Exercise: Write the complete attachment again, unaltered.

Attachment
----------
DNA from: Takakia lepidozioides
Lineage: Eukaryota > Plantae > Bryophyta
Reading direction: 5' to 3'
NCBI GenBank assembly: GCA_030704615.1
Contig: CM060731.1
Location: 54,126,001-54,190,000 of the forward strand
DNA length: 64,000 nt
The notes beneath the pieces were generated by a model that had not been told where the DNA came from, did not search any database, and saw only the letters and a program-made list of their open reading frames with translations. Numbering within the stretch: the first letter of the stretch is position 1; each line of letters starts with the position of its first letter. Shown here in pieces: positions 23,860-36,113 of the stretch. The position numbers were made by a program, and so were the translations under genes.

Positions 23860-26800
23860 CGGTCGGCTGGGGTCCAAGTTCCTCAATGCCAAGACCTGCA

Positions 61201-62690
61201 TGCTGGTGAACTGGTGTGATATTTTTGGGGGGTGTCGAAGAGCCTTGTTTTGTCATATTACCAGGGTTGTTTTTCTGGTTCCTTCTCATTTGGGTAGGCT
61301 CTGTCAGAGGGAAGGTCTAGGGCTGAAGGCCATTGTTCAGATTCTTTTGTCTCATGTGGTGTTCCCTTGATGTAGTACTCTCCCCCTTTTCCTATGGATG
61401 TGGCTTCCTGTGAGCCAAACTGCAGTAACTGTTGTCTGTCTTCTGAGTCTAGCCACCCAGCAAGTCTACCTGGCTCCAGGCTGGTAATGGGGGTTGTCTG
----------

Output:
DNA from: Takakia lepidozioides
Lineage: Eukaryota > Plantae > Bryophyta
Reading direction: 5' to 3'
NCBI GenBank assembly: GCA_030704615.1
Contig: CM060731.1
Location: 54,126,001-54,190,000 of the forward strand
DNA length: 64,000 nt
The notes beneath the pieces were generated by a model that had not been told where the DNA came from, did not search any database, and saw only the letters and a program-made list of their open reading frames with translations. Numbering within the stretch: the first letter of the stretch is position 1; each line of letters starts with the position of its first letter. Shown here in pieces: positions 23,860-36,113 of the stretch. The position numbers were made by a program, and so were the translations under genes.

Positions 23860-26800
23860 CGGTCGGCTGGGGTCCAAGTTCCTCAATGCCAAGACCTGCA

Positions 61201-62690
61201 TGCTGGTGAACTGGTGTGATATTTTTGGGGGGTGTCGAAGAGCCTTGTTTTGTCATATTACCAGGGTTGTTTTTCTGGTTCCTTCTCATTTGGGTAGGCT
61301 CTGTCAGAGGGAAGGTCTAGGGCTGAAGGCCATTGTTCAGATTCTTTTGTCTCATGTGGTGTTCCCTTGATGTAGTACTCTCCCCCTTTTCCTATGGATG
61401 TGGCTTCCTGTGAGCCAAACTGCAGTAACTGTTGTCTGTCTTCTGAGTCTAGCCACCCAGCAAGTCTACCTGGCTCCAGGCTGGTAATGGGGGTTGTCTG